The destruction of a captial ship actually increases the isk in the game, as the materials for that ship were either mined or purchased from other players (neither of which creates or destroys any isk), while upon destruction there is a large insurance payout which DOES create isk.


    With the newness of most of the capital ships, and the astronomical cost to insure them, the insurance payout is likely FAR less than the cost to build them, so that difference, plus the actual insurance payment, is a huge isk sink.


    OK, this is not a hard concept. If you buy things from other players, the isk stays in the game universe. Someone else has it, but it still exists. Since NPCs do not sell minerals, nor do they sell finished capital ships, the isk that you spent to build that capital ship STILL EXISTS IN THE GAME UNIVERSE.

    If you buy something from an NPC, the isk is destroyed. It no longer exists in the game universe. Again, with the capital ship example, the purchase of ship/componant BPOs and the purchase of POS towers and anchorables are purchases from NPCs. In those transactions, isk is destroyed SO THAT IT NO LONGER EXISTS IN THE GAME UNIVERSE.

    If you are paid for missions, NPC bounties, Insurance, or if you sell something to an NPC, isk is created. It did not exist before and now it does.

    Insurance is a MASSIVE net influx of isk. The only possible way for insurance on a ship to be a net destruction of isk is if 2 or more 3-month insurance periods expire. The default 40% payment ensures that massive amounts of isk are created during ship destructions.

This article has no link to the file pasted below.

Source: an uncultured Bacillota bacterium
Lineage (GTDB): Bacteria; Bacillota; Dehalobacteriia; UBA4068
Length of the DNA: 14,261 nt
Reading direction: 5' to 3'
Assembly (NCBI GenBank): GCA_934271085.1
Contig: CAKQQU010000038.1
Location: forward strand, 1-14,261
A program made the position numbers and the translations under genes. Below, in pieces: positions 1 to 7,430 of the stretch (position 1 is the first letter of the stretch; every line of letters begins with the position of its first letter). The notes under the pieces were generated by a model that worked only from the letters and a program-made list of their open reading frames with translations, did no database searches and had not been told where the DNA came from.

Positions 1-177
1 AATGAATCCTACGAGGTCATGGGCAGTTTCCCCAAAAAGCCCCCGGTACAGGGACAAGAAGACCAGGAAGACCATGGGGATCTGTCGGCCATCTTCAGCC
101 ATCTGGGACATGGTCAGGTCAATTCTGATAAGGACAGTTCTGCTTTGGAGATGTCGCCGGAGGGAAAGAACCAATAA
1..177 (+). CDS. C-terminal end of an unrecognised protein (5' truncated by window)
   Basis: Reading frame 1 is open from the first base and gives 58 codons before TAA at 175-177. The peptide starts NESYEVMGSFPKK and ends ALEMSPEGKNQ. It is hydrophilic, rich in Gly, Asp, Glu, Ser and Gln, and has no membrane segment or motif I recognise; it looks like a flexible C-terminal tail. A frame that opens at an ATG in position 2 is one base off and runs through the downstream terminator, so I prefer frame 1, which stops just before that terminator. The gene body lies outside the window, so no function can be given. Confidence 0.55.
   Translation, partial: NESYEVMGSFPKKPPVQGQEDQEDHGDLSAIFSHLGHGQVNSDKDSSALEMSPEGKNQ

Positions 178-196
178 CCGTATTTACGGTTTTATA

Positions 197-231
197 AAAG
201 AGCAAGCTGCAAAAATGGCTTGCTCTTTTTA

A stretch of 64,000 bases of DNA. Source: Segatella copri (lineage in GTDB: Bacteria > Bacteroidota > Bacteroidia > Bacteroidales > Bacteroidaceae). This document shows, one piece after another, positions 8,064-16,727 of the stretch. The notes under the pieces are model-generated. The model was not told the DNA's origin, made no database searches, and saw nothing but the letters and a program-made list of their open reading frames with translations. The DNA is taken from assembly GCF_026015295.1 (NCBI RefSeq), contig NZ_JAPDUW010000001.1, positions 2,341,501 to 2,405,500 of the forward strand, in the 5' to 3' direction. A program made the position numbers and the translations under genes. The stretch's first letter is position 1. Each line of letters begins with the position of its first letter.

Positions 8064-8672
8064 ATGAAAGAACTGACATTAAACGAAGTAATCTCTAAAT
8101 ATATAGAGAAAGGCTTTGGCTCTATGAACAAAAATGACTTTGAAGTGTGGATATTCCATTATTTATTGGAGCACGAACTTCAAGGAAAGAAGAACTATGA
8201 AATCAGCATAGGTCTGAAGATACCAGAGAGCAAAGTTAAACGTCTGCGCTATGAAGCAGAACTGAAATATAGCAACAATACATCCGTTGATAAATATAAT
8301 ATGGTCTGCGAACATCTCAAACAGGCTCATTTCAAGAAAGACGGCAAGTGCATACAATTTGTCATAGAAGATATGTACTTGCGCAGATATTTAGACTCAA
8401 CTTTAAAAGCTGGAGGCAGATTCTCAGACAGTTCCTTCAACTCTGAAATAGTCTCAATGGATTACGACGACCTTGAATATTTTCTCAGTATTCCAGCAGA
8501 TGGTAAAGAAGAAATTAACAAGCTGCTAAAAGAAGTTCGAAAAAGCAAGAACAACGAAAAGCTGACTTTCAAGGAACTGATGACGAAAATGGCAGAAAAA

Originally posted by freebirdpat

    Originally posted by Minsc

    Originally posted by belonna
    well
    actually if you have a look at it then if you get the best insurance
    for wateva ship it is then estimated and intended market cost for wat
    eva ship it is
    ie i lately lost a ferox
    normal cost for a ferox on market: 24 mil
    platinum insurance payout for a lost ferox: 24 mil
    see
    You're
    still losing the 7 mill or so insurance cost on that deal, also I was
    talking about the capital ships themselves. when you buy one of the
    newer cap ships, say a carrier or a mothership, you will often be
    buying them for significalntly higher than their mineral value, even
    though that money is going to another player, they will likely stil be
    paying off the initial blueprint purchases so are not going to be
    making a lot of profit from the sale right now. On top of that you have
    to buy insurance which will likely pay out hundreds of millions less
    than what you paid for the cap ship in the first place, that difference
    exits the economy.

    I think the only way to get insurance is to insure at a station, and cap ships do not dock....